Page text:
Effective August 1, 2010
Provides that in cases where the offender’s sentence or supervision has expired, the prosecutor can petition the court to issue an order to show cause why an offender who should have been ordered or required to provide a biological specimen under this section but did not, should not now be ordered to provide one for the purposes of DNA analysis.
In other words - even when the person has served their time and completed supervision - the Court can order them to provide a DNA sample unless the person can give a reason why they shouldn't have to.
Please remember that the interpretation and analysis presented here is not intended to be legal advice. If you are seeking legal advice please contact us for a free consultation and actual examination the issues that your case may present.
Landon J. Ascheman, Esq.
(B) 612.217.0077 (C) 651.280.9533 (F) 651.344.0700
P.S. Have an attorney in your phone? Add us now 612-217-0077 - While we hope you never need us, we're here if you do.
CHAPTER 256--S.F.No. 3116
An actrelating to public safety; authorizing the collection of DNA from
offenders;amending Minnesota Statutes 2008, section 609.117, by adding a
BE IT ENACTED BY THE LEGISLATURE OF THE STATE OF MINNESOTA:
Section 1. Minnesota Statutes 2008, section 609.117, is amended by adding a
subdivision to read:
Subd. 4. After supervision expires. (a) Upon motion of a prosecuting authority, a
court shall issue an order to show cause why an offender who should have been ordered or
required to provide a biological specimen under this section but did not, should not now
be ordered to provide one for the purposes of DNA analysis. This subdivision applies if
the offender's sentence or supervision has expired. The prosecuting authority shall provide
the court with an affidavit that:
(1) identifies the offender by name and date of birth;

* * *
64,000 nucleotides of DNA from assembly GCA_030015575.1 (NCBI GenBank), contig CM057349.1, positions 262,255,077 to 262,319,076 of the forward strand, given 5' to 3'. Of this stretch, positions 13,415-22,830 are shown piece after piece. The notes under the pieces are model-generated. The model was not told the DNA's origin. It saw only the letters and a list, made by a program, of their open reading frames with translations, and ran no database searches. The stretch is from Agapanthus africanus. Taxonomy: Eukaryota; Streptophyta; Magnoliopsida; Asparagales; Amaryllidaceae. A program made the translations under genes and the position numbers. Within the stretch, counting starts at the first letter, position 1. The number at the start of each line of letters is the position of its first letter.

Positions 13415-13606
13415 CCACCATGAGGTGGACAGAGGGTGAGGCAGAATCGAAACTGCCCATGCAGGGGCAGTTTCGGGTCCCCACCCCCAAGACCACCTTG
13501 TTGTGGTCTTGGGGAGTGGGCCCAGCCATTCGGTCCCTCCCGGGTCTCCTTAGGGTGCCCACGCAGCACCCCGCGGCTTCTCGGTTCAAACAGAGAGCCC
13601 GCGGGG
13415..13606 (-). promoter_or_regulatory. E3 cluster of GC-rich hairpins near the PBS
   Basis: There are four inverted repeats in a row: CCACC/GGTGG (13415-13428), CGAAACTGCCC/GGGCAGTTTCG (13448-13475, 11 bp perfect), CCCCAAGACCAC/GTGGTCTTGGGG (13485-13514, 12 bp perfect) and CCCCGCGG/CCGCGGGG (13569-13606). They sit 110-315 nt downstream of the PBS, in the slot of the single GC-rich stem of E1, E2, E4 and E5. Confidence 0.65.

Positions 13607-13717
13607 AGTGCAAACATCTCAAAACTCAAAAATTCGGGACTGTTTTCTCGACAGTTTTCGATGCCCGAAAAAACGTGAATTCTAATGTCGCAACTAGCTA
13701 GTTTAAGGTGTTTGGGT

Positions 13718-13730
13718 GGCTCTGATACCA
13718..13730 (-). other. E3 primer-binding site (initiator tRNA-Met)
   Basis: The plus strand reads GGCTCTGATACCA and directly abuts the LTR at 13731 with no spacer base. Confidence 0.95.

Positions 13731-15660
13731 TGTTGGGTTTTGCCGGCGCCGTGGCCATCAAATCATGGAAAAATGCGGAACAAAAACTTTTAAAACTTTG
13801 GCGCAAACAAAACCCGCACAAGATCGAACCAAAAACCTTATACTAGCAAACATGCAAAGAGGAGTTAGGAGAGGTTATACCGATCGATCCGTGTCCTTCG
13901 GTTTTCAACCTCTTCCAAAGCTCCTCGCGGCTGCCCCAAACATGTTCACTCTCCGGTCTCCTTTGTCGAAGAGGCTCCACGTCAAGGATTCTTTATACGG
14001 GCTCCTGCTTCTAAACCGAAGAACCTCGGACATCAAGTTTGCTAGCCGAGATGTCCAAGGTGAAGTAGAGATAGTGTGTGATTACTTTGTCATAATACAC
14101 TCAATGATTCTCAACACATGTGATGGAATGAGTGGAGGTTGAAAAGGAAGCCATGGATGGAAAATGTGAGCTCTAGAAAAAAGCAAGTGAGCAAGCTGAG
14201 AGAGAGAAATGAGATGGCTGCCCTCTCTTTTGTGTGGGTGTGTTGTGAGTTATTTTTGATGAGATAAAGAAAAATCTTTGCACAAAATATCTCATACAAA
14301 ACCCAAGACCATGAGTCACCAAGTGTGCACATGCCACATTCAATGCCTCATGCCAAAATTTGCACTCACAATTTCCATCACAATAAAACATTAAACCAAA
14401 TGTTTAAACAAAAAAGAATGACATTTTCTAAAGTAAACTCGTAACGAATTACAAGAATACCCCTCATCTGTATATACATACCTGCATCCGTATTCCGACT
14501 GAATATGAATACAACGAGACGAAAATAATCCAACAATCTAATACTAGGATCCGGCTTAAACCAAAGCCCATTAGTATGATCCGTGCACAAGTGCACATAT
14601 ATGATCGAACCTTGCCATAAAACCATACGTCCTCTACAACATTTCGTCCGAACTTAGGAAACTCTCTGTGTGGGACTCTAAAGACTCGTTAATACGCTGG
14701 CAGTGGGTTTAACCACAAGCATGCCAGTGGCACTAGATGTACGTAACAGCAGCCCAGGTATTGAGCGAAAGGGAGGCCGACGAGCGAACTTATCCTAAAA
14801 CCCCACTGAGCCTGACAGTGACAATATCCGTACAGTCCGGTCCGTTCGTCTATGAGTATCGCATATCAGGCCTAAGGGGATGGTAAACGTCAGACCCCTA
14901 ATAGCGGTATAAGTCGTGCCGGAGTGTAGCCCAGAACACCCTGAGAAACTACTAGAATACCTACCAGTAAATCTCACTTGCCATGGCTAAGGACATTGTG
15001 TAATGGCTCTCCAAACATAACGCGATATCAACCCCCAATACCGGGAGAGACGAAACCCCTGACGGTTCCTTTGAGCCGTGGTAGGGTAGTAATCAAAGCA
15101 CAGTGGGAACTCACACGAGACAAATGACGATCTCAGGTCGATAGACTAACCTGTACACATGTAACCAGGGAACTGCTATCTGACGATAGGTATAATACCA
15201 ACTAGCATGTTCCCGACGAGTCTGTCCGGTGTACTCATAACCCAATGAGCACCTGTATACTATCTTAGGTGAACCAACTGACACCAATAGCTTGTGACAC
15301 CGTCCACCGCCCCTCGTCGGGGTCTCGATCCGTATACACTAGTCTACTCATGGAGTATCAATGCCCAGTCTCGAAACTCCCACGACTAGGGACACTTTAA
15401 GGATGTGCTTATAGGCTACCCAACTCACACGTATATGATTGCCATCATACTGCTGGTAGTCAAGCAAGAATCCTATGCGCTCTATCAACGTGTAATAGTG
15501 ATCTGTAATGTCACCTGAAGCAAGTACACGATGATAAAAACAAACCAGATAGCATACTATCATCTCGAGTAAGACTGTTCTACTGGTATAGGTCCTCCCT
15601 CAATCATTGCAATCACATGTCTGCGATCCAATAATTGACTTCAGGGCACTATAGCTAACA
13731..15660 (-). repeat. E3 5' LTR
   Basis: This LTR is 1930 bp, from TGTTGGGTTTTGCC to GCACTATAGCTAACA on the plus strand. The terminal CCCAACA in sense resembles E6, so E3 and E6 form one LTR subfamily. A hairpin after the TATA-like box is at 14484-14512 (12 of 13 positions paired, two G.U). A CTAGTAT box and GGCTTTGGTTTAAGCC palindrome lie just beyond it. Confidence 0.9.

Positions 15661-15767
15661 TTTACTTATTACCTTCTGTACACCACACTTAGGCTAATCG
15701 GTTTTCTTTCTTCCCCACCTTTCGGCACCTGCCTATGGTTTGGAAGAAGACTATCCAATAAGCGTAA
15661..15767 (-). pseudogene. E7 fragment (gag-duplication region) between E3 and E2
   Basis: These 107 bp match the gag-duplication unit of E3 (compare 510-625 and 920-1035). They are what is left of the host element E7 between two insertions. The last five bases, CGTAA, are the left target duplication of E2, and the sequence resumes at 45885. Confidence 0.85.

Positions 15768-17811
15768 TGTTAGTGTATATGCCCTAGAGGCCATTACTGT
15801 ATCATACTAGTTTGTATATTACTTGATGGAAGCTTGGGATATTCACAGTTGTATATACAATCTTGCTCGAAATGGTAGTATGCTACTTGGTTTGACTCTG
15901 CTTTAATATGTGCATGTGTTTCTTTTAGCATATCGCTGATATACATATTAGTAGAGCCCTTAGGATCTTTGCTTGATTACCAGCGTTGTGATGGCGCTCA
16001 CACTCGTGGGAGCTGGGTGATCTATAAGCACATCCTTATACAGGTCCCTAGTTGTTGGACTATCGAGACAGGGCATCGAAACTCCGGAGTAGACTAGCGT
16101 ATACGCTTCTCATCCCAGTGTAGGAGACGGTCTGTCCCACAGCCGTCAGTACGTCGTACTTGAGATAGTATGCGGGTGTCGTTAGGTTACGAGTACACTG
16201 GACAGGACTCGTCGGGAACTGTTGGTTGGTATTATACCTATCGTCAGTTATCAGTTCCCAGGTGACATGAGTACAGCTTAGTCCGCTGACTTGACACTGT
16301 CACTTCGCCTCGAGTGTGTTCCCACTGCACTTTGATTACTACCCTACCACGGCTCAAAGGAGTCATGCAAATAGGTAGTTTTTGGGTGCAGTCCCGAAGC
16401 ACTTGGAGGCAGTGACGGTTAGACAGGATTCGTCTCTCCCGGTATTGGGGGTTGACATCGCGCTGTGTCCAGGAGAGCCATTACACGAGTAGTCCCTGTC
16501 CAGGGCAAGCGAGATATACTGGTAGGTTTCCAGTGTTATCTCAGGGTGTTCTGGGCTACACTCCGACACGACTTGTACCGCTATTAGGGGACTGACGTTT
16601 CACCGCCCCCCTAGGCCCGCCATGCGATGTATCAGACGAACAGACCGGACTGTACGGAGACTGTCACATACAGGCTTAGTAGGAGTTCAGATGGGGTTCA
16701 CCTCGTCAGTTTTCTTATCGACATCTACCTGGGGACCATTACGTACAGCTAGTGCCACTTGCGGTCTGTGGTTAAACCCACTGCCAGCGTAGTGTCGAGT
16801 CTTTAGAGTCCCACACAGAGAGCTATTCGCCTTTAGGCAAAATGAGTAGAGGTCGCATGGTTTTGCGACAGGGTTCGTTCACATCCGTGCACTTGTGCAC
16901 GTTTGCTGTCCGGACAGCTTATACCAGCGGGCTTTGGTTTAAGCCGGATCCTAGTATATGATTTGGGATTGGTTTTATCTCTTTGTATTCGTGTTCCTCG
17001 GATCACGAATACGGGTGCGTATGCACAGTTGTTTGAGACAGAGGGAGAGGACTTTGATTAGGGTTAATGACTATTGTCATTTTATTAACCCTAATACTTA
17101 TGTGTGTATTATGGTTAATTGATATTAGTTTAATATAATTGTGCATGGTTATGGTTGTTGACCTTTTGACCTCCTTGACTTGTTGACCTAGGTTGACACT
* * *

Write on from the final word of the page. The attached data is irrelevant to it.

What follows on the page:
(2) identifies the offender's last known address;
(3) identifies the offender's charged offense, offense of conviction, and date of
(4) indicates that the Bureau of Criminal Apprehension database of biological
specimens has been searched and the offender has not previously provided a biological
specimen for DNA analysis under this chapter.
(b) The order to show cause shall direct the offender to appear before the court
within 30 days after the order is served. The prosecutor shall serve the order to show
cause upon the offender in the same manner as a civil summons. The offender may avoid
appearing before the court by appearing at a place and time designated in the order and
voluntarily providing the specimen.
(c) Upon the offender's appearance before the court, and after an opportunity to be
heard, the court may issue an order directing the offender to provide the specimen.
(d) If the offender has failed to provide the specimen or appear before the court and
the prosecuting authority makes a sufficient showing that the offender was properly served
with the order to show cause, the court may issue an order:
(1) requiring the offender to submit the specimen within 30 days from the date of
the order at a designated location;
(2) including the designated location's address, telephone number, and regular
hours of operation; and
(3) authorizing, if the offender fails or refuses to comply with the order to provide
a specimen, a peace officer to detain and bring the offender before the court as soon as
practicable to show cause why the specimen should not be obtained.
(e) The local corrections authority shall mail the order in paragraph (d) to the
offender's last known address.
Presented to the governor April 19, 2010
Signed by the governor April 22, 2010, 11:43 a.m.
Mon, September 6, 2010
by Landon Ascheman filed under